In response to the demand for such a device, we have designed an ANDi PCF with a flat-top dispersion curve with maximum dispersion coefficient D located at 800 nm, and with larger pitch than previously achieved. Furthermore, we investigate this device’s applicability for SC generation with femtosecond pulses delivered by conventional Ti:Sapphire lasers. We also investigate the impact of pump pulse parameters, such as pump pulse energy and pulse duration, on the generated SC. The optimal combination of pump pulse parameters for a given fiber is found, which yields both maximum spectral width and perfect spectral flatness. As regards pulse compression for these SC spectra, a quadratic compressor can yield multiple-cycle pulses, while the application of full phase compensation can yield single-cycles pulses. We also investigate the impact of pump pulse wavelength shifting with respect to the top of the dispersion curve on the generated SC and pulse compression. Special attention is paid to the influence of realistic fiber fabrication errors on the SC generation in ANDi PCFs, which could produce the distortions of the spectral shape of the generated SC. Lastly, an approach for the correction of the spectral shape distortions is proposed based on a proper variation of the pump pulse parameters, and depending on the nature of the fabrication error.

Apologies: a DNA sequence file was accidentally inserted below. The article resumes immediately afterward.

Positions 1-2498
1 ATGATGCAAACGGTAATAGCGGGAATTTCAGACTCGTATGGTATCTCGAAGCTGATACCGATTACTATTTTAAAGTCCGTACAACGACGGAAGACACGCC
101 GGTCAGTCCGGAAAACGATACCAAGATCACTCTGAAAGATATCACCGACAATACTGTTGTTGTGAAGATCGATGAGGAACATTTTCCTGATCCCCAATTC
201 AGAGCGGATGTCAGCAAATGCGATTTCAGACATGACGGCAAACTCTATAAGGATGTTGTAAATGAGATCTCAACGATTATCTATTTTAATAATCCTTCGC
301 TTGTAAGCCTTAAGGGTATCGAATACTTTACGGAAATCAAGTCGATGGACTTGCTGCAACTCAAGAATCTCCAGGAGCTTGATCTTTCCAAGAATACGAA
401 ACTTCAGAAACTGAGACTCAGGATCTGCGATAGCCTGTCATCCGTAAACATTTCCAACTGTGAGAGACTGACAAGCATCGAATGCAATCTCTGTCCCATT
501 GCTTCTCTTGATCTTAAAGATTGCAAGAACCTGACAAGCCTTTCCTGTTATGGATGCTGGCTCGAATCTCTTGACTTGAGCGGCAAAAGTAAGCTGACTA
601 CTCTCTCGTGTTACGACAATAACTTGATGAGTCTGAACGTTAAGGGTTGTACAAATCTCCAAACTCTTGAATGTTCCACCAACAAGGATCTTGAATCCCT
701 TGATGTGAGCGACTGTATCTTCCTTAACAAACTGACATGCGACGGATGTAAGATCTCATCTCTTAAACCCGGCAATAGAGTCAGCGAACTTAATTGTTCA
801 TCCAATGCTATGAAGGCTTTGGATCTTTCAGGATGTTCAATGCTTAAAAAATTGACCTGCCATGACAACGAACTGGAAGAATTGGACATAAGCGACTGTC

## 2. Theory

SC generation in optical fibers is well described by the generalized nonlinear Schrödinger equation (GNLSE) [1, 3, 22]. Here we apply the GNLSE for the electric field envelope$A(z,T)$ at a propagation distance $z$ in a retarded reference time frame $T=t-{\beta}_{1}z$ in the following form: